It’s time to get serious about Florida’s teacher shortage.
Across the state, and nationwide, teachers are choosing to leave the profession in droves. According to the Florida Education Association, as of January 2019 there were 2,200 vacancies in Florida public schools. This equates to 700 more vacancies than the same time last year. According to the FL Department of Education, many subjects are being taught be teachers who are not certified in that area.
Alachua County is feeling the effects locally. In 2011/2012, there were 3,440 applications for open positions. In 2017/2018, there were just 584.
Why is this happening?
According to teacher exit interviews conducted by the Florida Education Association, as well as anecdotal information provided by teachers across the state, educators are leaving for the following reasons:
- Working conditions (large class sizes, lack of support, lack of flexibility, excessive focus on testing, loss of opportunity for professional judgment and creativity, regimented curriculum, lack of opportunities for leadership and advancement)
- Job insecurity
- Low salary compared to other professions (Florida currently ranks 45th in the nation for teacher salary)
What can we do?
A teacher’s work environment is a child’s learning environment, and we can’t have successful schools without supporting our teachers!
- Many of the issues teachers are experiencing can be changed with better legislation at the state level. Contact your legislators and ask them to enact laws that are more favorable to teachers. You can find contact information for your Senator here, and your Representative to the House here.
- Better adherence to the class size amendment (and more funding to allow districts to follow it).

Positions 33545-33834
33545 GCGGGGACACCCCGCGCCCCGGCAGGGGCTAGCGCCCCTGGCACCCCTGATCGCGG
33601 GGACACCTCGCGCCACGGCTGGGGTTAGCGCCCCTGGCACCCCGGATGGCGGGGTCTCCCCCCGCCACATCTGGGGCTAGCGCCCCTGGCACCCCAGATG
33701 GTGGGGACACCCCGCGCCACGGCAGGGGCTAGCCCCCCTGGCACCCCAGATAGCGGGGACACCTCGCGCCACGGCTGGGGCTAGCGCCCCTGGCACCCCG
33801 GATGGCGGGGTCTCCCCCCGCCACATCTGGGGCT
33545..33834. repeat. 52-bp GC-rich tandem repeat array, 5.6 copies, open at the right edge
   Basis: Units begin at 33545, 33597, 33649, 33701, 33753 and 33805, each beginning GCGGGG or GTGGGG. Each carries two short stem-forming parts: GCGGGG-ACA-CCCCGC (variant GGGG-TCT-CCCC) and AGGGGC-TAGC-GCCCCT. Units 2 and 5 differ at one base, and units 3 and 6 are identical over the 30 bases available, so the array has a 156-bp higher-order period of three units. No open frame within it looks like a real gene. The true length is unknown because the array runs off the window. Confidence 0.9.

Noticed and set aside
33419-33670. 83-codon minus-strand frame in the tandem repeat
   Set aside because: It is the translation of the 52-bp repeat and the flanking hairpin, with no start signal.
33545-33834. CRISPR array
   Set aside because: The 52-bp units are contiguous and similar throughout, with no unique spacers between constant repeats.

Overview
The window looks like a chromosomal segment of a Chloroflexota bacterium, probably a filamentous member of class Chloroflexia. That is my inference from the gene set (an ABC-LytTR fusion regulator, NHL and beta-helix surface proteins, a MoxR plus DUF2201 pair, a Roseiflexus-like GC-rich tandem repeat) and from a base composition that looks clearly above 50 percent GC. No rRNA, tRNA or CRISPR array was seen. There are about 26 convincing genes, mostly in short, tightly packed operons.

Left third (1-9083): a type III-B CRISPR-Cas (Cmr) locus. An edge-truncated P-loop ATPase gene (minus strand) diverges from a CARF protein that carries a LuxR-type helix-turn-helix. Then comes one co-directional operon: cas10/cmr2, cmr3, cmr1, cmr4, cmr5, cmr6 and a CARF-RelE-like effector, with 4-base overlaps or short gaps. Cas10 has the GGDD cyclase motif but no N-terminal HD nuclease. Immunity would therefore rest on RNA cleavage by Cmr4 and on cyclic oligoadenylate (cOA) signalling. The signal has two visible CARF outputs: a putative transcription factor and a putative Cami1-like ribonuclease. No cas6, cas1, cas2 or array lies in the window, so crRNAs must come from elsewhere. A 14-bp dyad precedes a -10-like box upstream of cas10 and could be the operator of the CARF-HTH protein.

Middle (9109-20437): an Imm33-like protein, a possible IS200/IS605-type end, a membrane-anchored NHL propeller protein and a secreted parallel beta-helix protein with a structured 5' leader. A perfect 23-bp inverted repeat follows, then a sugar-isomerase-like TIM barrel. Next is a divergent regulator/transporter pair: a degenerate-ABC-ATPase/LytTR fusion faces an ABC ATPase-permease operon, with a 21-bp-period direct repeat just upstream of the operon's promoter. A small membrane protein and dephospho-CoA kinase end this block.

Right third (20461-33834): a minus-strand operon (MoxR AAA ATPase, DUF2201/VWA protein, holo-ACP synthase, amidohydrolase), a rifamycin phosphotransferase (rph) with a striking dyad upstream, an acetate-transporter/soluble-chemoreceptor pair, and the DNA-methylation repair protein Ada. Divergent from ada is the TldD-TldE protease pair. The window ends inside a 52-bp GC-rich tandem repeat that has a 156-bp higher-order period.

- A more comprehensive school grading formula that doesn’t rely heavily on standardized tests.
- More flexibility in the laws that govern the way teachers and administrators are evaluated , allowing for local districts and teachers associations to create programs that work well based on individual community needs. More specifically, removal of the language in the statutes that requires districts to tie teacher evaluations to student achievement (i.e. testing). This is often referred to as teacher merit pay.
- Reversal of the statute that requires all new teachers to be placed on a one-year contract.
- More respect for the teaching profession in general, which can come through in the ways teachers are supported through legislation.
- More funding for teacher salaries.
- We are asking the Alachua County community to wear red on the first Monday of every month, to show support for educators. #REDforED T-shirts will be available at our General Meetings and other events. Online orders can be placed here. Shirts ordered by the 15th of each month will be delivered to your school (through your PTA) at the end of the month. Post pictures on social media using #REDForED, and tag ACCPTA!